US Interior Department to begin ANWR leasing preparations

Anchorage (Platts)--12 Mar 2018 631 pm EDT/2231 GMT

The US Department of the Interior has begun preparations for oil and gas leasing in the coastal plain of the Arctic National Wildlife Refuge and will use a new, streamlined procedure for its environmental review, a top Interior official said Monday.

"We expect to publish a Notice of Intent to begin an Environmental Impact Statement very soon. That will kick off a 60-day series of 'scoping' meetings, after which we begin preparation of the draft EIS," Joe Balash, DOI's assistant secretary for land and water management, said in an interview.

Balash said the ANWR Environmental Impact Statement will fall under a new Interior Department policy of completing an EIS within one year and limiting it to 300 pages. In the past, EIS documents have exceeded 1,000 pages and have taken several years to complete.

But if the EIS is rushed, it may provide openings for inevitable lawsuits filed by US environmental groups. "If the review is done in a way that circumvents existing laws and procedures, I'm sure our attorneys will consider litigation options," said Tony Iallonardo, spokesman for The Wilderness Society, a major conservation group interested in ANWR.

"Our expectation has been that it will be very difficult for agencies to complete the review and analysis needed for a complex issue such as opening up [ANWR] to oil and gas leasing within such time line and page limits," said Nada Culver, Wilderness Society's Senior Counsel.

"We expect quite a bit of litigation, and quite a lot of it successful, coming out of this new policy direction," Culver said in a statement.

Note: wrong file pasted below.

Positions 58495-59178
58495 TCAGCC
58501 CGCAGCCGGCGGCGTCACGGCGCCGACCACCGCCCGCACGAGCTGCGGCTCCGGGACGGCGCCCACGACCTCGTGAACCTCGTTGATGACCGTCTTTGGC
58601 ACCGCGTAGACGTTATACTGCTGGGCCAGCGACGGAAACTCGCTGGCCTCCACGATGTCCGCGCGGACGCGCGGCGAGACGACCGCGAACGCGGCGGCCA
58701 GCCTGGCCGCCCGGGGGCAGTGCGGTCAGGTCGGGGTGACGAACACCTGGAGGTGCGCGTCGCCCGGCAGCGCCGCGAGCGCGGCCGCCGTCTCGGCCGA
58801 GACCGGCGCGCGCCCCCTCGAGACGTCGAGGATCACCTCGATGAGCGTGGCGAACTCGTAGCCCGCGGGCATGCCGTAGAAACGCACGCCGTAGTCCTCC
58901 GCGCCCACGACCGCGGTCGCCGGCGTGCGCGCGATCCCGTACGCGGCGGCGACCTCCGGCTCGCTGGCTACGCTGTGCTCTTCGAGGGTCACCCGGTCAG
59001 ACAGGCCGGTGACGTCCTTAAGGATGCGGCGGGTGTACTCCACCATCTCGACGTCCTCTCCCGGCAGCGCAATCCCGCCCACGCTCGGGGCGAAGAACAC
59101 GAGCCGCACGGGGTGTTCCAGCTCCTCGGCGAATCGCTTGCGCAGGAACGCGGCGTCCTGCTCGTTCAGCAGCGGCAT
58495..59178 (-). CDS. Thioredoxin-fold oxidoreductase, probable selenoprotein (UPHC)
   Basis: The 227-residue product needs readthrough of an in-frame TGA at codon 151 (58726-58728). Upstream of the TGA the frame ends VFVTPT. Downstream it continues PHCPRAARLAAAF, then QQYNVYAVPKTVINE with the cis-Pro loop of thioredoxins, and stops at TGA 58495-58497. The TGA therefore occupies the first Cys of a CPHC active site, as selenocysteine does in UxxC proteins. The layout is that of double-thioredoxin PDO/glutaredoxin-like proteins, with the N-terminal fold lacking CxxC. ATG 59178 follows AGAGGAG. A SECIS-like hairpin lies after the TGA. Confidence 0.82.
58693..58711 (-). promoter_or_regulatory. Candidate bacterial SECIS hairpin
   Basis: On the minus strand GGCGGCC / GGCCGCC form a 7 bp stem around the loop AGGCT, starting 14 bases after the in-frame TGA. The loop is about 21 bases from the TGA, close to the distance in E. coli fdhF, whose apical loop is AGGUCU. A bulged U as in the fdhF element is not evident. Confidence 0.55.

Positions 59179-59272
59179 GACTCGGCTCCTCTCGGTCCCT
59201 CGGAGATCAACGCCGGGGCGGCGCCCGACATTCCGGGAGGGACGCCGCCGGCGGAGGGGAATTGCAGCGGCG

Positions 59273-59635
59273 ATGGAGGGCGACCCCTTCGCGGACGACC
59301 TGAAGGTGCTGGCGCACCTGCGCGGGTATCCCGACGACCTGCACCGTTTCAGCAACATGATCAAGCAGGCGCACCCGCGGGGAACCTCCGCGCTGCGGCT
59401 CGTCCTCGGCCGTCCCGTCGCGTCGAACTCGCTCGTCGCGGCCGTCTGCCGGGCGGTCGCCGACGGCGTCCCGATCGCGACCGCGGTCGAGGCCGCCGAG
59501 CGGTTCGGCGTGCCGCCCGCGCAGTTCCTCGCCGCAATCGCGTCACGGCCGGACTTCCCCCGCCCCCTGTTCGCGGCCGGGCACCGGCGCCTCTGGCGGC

Exploration in the 1.2 million acre coastal plain within the refuge, considered highly prospective by geologists, has been a political hot button for decades. Congress once granted approval, only to have President Bill Clinton veto the bill. A second attempt came near to passage under the second George W. Bush administration, but was defeated 51-49 in a Republican-controlled US Senate.

A provision tucked into the federal tax bill Congress passed late last year granted approval and required the Department of the Interior to hold two lease sales of 400,000 acres within 10 years. The US Geological Survey has estimated the potential for discovery of up to 10 billion barrels of oil in the coastal plain.

The Arctic refuge is the nation's largest wildlife refuge, covering 19.2 million acres and extending south from the Arctic coast to the southern Brooks Range. Most of its lands are designated as wilderness, but the 1.2 million acres of the coastal plain were kept out of the wilderness-designated area because of its petroleum potential.

Balash said Interior has not yet decided whether to offer up 400,000 acres in an "area-wide" lease sale or to make smaller blocks available for bidding. One problem is that subsurface information available to the department is limited to results of one geophysical survey in the 1980s that was done with older seismic technology.

"We expect to see applications for more seismic next winter," done with modern seismic technology, Balash said. The state of Alaska might participate with a $10 million contribution to an industry group-led seismic "shoot" to help get it moving, state natural resources commissioner Andy Mack said.

Alaska has a stake in the leasing because it will receive 50% of bonus bids and production royalties under the legislation passed in December, Mack said.

The seismic survey could cost up to $80 million to $100 million, according to industry estimates.

Balash said the federal government has estimated that its 50% share of the first lease sale bids will total $1 billion, so the state would receive an equal amount. --Tim Bradner,

--Edited by Jeff Mower,

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